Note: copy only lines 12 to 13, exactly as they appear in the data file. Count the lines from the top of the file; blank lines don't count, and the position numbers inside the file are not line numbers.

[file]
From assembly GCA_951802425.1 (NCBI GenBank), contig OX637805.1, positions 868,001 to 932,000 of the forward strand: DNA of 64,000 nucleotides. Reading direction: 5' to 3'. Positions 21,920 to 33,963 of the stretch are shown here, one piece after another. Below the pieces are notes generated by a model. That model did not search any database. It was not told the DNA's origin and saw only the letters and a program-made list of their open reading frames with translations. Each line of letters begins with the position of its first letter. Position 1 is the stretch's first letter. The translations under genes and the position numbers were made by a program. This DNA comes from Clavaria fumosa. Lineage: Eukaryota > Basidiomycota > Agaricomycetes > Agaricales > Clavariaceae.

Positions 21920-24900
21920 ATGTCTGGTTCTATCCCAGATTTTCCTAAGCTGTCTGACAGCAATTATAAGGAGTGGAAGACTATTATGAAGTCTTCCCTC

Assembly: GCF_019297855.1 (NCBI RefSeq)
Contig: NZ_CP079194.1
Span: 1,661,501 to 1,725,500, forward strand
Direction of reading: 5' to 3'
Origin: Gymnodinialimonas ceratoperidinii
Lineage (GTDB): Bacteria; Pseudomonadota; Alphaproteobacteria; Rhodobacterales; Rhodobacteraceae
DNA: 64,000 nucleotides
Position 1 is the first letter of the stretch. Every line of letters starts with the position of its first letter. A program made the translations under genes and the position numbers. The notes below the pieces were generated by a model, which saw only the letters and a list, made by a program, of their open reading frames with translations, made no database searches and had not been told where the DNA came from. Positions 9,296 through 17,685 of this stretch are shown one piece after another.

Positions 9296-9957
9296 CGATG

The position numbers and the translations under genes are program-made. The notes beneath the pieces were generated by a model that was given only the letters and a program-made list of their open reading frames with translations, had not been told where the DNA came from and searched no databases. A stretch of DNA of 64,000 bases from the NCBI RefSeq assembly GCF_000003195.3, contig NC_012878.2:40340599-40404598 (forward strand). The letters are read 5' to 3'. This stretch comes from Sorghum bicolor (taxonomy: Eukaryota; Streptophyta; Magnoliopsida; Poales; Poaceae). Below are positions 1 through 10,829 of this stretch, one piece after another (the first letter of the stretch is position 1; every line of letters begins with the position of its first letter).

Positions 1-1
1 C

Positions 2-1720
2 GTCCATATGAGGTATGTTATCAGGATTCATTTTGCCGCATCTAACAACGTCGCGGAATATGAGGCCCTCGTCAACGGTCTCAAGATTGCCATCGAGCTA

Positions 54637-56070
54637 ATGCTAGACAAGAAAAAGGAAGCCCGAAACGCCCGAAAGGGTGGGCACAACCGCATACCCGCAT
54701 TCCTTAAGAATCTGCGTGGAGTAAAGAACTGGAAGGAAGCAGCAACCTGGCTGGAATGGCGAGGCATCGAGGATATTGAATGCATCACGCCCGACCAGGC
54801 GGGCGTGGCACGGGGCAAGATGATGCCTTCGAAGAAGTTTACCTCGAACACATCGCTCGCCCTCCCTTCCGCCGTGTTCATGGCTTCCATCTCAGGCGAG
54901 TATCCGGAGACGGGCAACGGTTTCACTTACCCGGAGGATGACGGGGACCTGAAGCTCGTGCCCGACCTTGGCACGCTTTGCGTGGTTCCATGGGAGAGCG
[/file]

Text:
Positions 9296-9957
9296 CGATG